Shipping later in June, “NDI 5 makes it possible, for the first time in history, to connect to any device, in any location, anywhere in the world – allowing it to work with almost any video application in the world. Physical studios can connect to ones in the cloud and remote video production effectively becomes local. Tools is a free suite of applications designed to introduce you to the world of IP. NDI makes it possible to connect to any device, in any location, anywhere in the world – and transmit live video to wherever you are.” (NDI Tools website)

NDI 5 makes it possible, for the first time in history, to connect to any device, in any location, anywhere in the world – allowing it to work with almost any video application in the world. Physical studios can connect to ones in the cloud and remote video production effectively becomes local.

NDI Tools fully supports all M1 Macs, Adobe Premiere Pro, After Effects, and Final Cut Pro, as well as all macOS, iOS, tvOS and iPadOS devices.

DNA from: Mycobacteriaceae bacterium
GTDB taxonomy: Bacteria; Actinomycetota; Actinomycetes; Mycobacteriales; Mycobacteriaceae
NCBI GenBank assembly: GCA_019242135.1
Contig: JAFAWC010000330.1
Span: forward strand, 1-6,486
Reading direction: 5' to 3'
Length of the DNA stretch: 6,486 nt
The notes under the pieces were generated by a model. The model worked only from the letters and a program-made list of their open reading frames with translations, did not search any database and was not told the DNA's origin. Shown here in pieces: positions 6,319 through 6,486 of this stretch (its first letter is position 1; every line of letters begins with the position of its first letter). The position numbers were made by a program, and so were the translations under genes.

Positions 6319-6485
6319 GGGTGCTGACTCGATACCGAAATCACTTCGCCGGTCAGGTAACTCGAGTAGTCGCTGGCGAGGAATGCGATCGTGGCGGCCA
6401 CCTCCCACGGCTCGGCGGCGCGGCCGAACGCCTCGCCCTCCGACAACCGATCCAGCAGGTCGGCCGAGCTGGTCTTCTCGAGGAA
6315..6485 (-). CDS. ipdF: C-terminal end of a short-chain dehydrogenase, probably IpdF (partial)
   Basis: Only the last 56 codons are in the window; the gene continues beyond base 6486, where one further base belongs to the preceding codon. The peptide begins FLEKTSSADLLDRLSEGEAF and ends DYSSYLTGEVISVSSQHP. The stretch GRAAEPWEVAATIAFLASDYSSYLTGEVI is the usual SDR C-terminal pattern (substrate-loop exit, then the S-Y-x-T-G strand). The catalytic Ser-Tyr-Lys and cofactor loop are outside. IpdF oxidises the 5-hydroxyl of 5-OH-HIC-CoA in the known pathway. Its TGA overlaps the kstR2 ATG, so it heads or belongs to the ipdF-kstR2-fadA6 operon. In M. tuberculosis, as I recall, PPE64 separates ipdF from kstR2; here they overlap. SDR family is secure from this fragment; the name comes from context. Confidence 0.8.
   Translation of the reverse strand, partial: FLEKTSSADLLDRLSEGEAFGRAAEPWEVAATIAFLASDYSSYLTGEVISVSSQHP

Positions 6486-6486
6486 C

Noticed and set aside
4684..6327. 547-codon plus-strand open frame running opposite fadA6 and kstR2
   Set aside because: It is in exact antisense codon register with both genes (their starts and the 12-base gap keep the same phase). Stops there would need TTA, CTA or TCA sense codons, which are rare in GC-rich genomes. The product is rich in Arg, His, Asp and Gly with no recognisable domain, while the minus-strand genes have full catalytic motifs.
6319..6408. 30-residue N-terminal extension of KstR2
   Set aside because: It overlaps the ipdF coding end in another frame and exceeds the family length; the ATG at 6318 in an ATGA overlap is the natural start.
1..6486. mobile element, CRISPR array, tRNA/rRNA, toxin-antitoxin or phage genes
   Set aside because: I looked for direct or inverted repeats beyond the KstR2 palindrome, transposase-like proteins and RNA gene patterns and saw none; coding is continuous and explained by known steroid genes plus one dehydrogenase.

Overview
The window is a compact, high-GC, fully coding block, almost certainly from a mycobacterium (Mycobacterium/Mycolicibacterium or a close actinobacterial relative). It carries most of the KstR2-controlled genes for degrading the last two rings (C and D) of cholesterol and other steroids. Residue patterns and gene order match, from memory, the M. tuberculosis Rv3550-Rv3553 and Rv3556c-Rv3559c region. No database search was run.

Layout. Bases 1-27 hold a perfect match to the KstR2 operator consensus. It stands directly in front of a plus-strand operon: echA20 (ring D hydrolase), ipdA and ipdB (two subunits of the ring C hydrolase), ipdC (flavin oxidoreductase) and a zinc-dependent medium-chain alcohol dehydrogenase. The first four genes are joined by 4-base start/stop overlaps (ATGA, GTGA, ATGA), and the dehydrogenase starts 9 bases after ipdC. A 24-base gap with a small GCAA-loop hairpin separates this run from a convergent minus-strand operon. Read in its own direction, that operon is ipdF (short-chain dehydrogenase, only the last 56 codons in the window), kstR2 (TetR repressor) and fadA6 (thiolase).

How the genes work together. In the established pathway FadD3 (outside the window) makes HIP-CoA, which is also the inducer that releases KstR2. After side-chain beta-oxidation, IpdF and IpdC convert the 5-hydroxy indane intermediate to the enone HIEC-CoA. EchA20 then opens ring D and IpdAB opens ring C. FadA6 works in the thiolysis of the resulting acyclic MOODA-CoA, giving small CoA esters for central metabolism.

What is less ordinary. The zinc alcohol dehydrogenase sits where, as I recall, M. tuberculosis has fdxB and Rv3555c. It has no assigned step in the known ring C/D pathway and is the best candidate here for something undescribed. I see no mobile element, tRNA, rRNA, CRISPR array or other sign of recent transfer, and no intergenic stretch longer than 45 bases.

Here’s the link to the NDI announcement.


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… for Random Weirdness

Tip #1686: Why “IP is the New Prime Time”

Larry Jordan – LarryJordan.com

“Ultimately, it’s about brand and content.” (Peter Csathy)

Proposed logo for WarnerMedia/Discovery.

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Angela Watercutter, of Wired, writes: “Controlling Hollywood stopped being just about who had the biggest opening weekend at the box office or a massive hit during prime time. A turf war over intellectual property became a land-grab effort to see who could bulk up their streaming service with the best library of content.”